Julie Jones, 91, has been watching the Republican National Convention on television each night in East Lansing, Mich. She is a Lutheran and supporting Mr. Romney, saying the Michigan native’s Mormon religion is not an issue for her as a voter.
“I’m not electing a pastor. I’m electing a president,” said Mrs. Jones, who says she is satisfied that the presidential nominee is a Christian and that religion matters in his life. “I want someone who can lead.”
At this year’s convention, others have stepped up to laud Mr. Romney and his religion, weaving a unified narrative about inclusivity that seems to have bridged fears that religion might somehow divide conservative voters, particularly evangelicals who have strong theological disagreements with Mormonism.
Former Arkansas Gov. Mike Huckabee, himself a Southern Baptist minister, mended fences during his Wednesday night convention speech after Mr. Romney’s Mormon religion was an issue in the 2008 presidential primary, when the two men were rivals.
Vice presidential nominee Paul Ryan, a Roman Catholic, also allayed any fears that the running mates weren’t on the same religious page.
“Mitt and I also go to different churches. But in any church, the best preaching is done by example. And I’ve been watching that example. The man who will accept your nomination is prayerful and faithful and honorable. Not only a defender of marriage, he offers the best example of marriage at its best,” Mr. Ryan said. “Our faiths come together in the same moral creed.”
There had been fears — and Democratic hopes — of a religious war among the Republican base, though.
Evangelicals, fundamentalists and other traditional-leaning Christians widely consider the Church of Jesus Christ of Latter-day Saints not to be a Christian body — claiming it either denies or unrecognizably redefines such Christian doctrines as the Trinity, original sin and the atonement.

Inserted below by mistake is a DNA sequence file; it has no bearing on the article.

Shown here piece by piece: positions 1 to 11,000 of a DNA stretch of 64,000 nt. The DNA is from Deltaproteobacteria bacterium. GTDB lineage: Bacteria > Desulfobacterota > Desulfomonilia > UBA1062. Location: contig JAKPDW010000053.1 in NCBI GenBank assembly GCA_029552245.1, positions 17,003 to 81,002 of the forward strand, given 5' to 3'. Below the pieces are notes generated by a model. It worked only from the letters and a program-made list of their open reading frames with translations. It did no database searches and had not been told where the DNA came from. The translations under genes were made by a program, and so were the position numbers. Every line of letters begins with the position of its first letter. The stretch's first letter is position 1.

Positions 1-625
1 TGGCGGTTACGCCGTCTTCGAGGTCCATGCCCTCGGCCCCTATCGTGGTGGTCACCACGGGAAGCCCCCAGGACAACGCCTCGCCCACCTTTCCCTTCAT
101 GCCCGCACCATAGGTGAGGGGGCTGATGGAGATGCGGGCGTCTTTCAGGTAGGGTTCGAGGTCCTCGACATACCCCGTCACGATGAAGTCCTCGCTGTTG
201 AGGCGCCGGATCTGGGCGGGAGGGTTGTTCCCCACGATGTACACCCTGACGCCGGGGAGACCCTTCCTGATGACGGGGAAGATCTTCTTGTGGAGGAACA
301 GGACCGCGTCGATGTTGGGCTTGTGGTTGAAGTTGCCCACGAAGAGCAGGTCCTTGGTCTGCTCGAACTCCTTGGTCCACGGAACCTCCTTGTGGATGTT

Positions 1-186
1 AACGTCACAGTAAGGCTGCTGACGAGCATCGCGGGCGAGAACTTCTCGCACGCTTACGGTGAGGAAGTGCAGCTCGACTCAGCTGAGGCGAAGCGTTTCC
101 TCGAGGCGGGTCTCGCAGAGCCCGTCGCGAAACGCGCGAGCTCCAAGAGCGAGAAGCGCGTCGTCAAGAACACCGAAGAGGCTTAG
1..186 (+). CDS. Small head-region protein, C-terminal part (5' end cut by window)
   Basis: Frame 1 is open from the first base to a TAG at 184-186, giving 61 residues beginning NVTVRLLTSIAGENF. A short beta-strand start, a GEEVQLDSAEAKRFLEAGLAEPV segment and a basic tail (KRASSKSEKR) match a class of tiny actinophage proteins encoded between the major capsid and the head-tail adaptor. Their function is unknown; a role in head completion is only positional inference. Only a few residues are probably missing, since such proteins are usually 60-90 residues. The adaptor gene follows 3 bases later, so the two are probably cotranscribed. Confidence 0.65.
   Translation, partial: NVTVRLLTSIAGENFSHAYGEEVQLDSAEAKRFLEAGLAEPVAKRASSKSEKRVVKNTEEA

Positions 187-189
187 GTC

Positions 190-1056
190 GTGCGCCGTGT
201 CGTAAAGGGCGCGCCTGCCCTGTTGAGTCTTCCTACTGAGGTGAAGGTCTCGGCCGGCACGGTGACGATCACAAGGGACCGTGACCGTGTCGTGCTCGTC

Denouncing Mormonism is a staple of some Christian TV and radio networks, and some polls have suggested that a significant number of conservative Christians, who are vital to the Republican Party in the Bible Belt and the rural Midwest, would refuse to vote for a Mormon. Such an attitude, if widespread and followed through on, could prove fatal to the Republican nominee’s chances.
But Karen Mueller, a Republican delegate from Wales, Wis., said convention speakers hit the proper note as they dipped into the religion question to back one another and to support freedom.
“I think it was handled well,” she said. “Even though the candidates are of different religions, they put family, God and country first. I think sometimes the media has wanted to make a big deal out of Romney’s religion. But when 24 million Americans are out of work or underemployed, [religion] shouldn’t be the forefront of our discussion. These are men of faith. That shapes their values.”
In Washington, Liz McCloskey, president of the Faith and Politics Institute, says her group is calling for a broader discourse in the political realm, a notion of the “better angels of our nature” as President Abraham Lincoln put it, that moves away from the predictable rancor.
“We seek to cultivate political leaders who have the spirit of reconciliation to try to bring people together,” Ms. McCloskey said. “We would never want to see somebody demonized or dismissed because of their religion. I think we’d like to harness a spirit that you can find in many different faiths. That spirit is one.”View Entire Story
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